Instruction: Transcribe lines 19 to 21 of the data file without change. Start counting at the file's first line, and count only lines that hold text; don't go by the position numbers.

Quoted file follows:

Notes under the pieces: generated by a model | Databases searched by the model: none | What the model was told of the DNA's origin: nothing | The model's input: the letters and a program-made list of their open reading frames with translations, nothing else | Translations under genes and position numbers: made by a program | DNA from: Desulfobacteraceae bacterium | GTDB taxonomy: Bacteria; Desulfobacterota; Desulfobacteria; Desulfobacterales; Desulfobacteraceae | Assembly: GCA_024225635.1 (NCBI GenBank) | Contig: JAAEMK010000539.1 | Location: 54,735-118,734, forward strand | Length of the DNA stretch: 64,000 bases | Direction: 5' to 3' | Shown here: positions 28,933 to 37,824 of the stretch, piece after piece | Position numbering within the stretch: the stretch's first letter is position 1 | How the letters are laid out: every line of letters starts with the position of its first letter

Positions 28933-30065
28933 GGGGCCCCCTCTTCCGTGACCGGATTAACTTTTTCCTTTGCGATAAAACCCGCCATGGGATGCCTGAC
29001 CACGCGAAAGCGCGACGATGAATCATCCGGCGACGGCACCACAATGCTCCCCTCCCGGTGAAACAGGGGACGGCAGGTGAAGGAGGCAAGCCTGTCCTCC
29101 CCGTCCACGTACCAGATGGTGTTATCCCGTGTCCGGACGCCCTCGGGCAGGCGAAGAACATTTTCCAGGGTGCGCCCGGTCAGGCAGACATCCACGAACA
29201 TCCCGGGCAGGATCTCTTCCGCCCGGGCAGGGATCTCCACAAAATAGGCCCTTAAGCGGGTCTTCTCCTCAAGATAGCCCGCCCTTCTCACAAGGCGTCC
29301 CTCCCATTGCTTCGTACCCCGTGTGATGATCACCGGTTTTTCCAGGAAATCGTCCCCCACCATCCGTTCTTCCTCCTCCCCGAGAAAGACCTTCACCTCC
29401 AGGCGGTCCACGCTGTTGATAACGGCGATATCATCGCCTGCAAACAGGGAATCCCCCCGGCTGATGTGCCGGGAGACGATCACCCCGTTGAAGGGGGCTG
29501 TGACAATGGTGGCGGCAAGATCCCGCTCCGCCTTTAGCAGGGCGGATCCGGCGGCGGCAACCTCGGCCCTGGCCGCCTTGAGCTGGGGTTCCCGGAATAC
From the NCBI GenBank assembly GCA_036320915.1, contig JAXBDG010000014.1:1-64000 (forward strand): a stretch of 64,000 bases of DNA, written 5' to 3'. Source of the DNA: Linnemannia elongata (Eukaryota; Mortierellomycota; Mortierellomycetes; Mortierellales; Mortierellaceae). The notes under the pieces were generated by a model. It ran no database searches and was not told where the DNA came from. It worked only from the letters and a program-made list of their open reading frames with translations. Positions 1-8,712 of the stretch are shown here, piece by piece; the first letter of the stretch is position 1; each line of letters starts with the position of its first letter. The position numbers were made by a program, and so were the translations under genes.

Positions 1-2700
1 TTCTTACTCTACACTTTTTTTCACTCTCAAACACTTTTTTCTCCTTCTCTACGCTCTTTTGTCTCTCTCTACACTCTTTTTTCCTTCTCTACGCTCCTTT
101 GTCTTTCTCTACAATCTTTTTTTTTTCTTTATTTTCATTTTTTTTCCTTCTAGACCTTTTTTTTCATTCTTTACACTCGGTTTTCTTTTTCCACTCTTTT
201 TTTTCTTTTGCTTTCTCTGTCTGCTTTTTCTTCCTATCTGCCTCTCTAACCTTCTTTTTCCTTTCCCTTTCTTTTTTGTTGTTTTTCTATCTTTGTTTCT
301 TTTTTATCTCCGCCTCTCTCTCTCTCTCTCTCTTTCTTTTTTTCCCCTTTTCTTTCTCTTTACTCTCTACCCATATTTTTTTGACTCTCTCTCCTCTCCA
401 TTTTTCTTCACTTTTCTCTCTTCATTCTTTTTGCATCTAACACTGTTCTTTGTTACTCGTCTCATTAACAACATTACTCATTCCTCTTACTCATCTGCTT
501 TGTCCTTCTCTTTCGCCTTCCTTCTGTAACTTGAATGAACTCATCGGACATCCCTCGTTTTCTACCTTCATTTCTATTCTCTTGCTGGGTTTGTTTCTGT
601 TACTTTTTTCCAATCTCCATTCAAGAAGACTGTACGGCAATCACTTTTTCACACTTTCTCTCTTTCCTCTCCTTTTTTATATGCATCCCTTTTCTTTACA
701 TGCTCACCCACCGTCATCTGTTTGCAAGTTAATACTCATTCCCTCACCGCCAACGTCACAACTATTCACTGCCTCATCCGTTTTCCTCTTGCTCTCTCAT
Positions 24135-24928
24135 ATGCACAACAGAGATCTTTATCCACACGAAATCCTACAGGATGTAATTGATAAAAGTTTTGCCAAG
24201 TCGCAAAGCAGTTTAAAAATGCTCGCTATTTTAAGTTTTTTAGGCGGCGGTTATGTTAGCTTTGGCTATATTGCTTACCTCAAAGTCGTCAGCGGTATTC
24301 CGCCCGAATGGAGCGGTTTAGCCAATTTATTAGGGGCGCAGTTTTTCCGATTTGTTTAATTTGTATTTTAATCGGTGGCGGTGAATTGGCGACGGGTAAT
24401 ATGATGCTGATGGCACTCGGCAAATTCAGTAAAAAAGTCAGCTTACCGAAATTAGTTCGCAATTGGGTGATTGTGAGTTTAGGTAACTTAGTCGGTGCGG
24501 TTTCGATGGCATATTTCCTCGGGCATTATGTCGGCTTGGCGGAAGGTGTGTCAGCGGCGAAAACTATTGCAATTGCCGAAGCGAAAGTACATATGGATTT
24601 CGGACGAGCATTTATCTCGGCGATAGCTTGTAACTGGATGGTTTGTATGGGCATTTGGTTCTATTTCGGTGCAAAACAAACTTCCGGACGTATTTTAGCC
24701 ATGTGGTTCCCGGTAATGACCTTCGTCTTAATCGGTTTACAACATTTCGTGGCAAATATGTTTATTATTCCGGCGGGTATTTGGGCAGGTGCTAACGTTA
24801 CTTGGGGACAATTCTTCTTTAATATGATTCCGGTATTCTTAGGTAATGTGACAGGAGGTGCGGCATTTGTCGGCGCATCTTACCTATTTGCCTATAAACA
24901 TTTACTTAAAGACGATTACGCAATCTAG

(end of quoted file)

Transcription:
701 TGCTCACCCACCGTCATCTGTTTGCAAGTTAATACTCATTCCCTCACCGCCAACGTCACAACTATTCACTGCCTCATCCGTTTTCCTCTTGCTCTCTCAT
Positions 24135-24928
24135 ATGCACAACAGAGATCTTTATCCACACGAAATCCTACAGGATGTAATTGATAAAAGTTTTGCCAAG